Studies of materials under extreme conditions have relevance to a broad area of research, including planetary physics, fusion research, materials science, and structural biology with x-ray lasers. We study such extreme conditions and experimentally probe the interaction between ultrashort soft x-ray pulses and solid targets (metals and their deuterides) at the FLASH free-electron laser where power densities exceeding 10(17) W/cm(2) were reached. Time-of-flight ion spectrometry and crater analysis were used to characterize the interaction. The results show the onset of saturation in the ablation process at power densities above 10(16) W/cm(2). This effect can be linked to a transiently induced x-ray transparency in the solid by the femtosecond x-ray pulse at high power densities. The measured kinetic energies of protons and deuterons ejected from the surface reach several keV and concur with predictions from plasma-expansion models. Simulations of the interactions were performed with a nonlocal thermodynamic equilibrium code with radiation transfer. These calculations return critical depths similar to the observed crater depths and capture the transient surface transparency at higher power densities.
Production of picosecond, kilojoule, and petawatt laser pulses via Raman amplification of nanosecond pulses
Physical Review Letters 107 (2011)
Raman amplification in plasma has been promoted as a means of compressing picosecond optical laser pulses to femtosecond duration to explore the intensity frontier. Here we show for the first time that it can be used, with equal success, to compress laser pulses from nanosecond to picosecond duration. Simulations show up to 60% energy transfer from pump pulse to probe pulse, implying that multikilojoule ultraviolet petawatt laser pulses can be produced using this scheme. This has important consequences for the demonstration of fast-ignition inertial confinement fusion. © 2011 American Physical Society.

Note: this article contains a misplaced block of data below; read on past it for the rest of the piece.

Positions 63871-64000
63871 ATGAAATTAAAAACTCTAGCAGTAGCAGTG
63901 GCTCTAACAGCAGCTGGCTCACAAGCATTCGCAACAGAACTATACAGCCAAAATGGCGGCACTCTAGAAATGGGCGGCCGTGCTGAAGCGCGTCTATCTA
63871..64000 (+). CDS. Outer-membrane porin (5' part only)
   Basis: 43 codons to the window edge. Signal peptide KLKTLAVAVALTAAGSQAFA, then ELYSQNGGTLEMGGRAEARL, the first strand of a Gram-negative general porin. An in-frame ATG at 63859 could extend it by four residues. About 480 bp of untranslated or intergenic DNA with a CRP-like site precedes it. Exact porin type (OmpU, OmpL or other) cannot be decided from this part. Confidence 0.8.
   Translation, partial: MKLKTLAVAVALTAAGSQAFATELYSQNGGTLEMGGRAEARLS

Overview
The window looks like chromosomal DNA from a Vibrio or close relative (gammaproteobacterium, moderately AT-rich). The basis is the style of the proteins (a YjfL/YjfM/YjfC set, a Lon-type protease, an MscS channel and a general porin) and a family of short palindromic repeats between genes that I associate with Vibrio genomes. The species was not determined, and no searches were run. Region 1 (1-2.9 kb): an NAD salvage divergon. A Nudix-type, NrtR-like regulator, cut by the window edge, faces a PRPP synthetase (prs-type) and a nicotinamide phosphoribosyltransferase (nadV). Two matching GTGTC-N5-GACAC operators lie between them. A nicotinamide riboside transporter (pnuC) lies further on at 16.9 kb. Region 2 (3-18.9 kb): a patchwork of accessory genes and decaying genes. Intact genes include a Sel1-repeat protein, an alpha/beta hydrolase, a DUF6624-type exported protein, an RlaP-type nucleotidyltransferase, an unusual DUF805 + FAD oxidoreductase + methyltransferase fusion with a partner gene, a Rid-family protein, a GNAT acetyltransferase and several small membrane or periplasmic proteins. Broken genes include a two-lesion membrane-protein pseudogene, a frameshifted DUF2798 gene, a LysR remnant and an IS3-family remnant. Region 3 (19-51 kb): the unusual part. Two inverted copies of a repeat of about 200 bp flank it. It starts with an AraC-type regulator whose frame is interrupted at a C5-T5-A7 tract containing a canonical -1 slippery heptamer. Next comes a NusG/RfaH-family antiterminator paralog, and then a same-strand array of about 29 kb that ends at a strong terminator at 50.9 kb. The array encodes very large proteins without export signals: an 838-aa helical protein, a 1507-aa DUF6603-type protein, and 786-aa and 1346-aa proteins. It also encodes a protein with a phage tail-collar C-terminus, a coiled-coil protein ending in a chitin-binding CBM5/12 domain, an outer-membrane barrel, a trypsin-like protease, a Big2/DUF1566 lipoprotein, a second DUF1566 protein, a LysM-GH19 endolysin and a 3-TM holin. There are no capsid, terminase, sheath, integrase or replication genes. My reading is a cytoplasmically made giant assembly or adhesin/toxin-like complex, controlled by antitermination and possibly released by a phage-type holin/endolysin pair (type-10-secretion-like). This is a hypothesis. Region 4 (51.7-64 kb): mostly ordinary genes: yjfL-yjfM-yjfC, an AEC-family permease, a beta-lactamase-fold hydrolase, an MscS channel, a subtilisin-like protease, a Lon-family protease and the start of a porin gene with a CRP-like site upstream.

High Energy Density Physics 7 (2011) 111-116
We present simulations of the charge states produced by the interaction of intense X-ray laser radiation with a neon gas. We model the results of a recent experiment (Young et al., Nature 466, 56 (2010)), where mJ pulses of X-rays, with photon energies ranging from 800 to 2000 eV and pulse lengths ranging from 70 to 340 fs were incident on neon atoms at intensities of up to 10 18 W cm -2. Simulations using an adapted version of the SCFLY collisional-radiative code, which included the effect of electron collisions and a simple self-consistent temperature model, result in charge state distributions that are in good agreement with the experimental data. We calculate the electron temperature of the system during the evolution of the plasma, and comment upon the role that collisions may play in determining the charge state distributions as a function of the neon ion number density. © 2011 Elsevier B.V.